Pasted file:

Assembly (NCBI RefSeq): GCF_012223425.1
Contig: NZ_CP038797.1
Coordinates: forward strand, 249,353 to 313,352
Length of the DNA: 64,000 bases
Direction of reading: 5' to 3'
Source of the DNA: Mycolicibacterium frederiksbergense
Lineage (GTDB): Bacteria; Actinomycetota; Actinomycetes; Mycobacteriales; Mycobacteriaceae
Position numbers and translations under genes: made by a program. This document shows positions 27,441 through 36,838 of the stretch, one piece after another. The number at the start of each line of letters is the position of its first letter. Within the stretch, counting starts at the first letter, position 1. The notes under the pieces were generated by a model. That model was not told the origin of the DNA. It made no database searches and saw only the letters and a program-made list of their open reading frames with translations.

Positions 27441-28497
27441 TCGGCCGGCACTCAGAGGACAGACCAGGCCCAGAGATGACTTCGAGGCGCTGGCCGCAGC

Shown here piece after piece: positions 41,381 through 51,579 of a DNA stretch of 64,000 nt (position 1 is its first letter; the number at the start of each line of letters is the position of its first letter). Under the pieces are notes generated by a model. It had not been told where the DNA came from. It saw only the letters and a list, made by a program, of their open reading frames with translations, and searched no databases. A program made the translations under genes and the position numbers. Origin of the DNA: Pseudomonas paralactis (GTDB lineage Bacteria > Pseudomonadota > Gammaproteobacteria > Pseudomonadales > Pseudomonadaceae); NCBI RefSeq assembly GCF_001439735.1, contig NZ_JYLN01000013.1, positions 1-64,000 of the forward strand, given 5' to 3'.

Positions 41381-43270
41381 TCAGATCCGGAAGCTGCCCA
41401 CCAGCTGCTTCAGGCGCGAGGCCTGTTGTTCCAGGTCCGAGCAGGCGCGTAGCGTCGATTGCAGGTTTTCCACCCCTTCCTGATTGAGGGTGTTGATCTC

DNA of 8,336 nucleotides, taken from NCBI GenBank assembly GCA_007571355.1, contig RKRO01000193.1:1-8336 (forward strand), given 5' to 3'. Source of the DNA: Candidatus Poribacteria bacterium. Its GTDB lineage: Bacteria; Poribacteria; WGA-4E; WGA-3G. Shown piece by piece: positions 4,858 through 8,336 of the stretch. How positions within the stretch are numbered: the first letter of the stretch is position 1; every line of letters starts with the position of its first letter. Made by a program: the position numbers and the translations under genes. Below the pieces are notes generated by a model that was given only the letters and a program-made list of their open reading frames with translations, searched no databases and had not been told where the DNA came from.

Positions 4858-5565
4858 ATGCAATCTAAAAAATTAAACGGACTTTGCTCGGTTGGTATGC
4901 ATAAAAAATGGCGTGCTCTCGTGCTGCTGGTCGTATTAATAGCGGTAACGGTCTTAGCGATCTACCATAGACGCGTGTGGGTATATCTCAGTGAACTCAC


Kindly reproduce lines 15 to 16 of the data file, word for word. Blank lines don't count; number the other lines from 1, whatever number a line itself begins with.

DNA of 8,336 nucleotides, taken from NCBI GenBank assembly GCA_007571355.1, contig RKRO01000193.1:1-8336 (forward strand), given 5' to 3'. Source of the DNA: Candidatus Poribacteria bacterium. Its GTDB lineage: Bacteria; Poribacteria; WGA-4E; WGA-3G. Shown piece by piece: positions 4,858 through 8,336 of the stretch. How positions within the stretch are numbered: the first letter of the stretch is position 1; every line of letters starts with the position of its first letter. Made by a program: the position numbers and the translations under genes. Below the pieces are notes generated by a model that was given only the letters and a program-made list of their open reading frames with translations, searched no databases and had not been told where the DNA came from.

Positions 4858-5565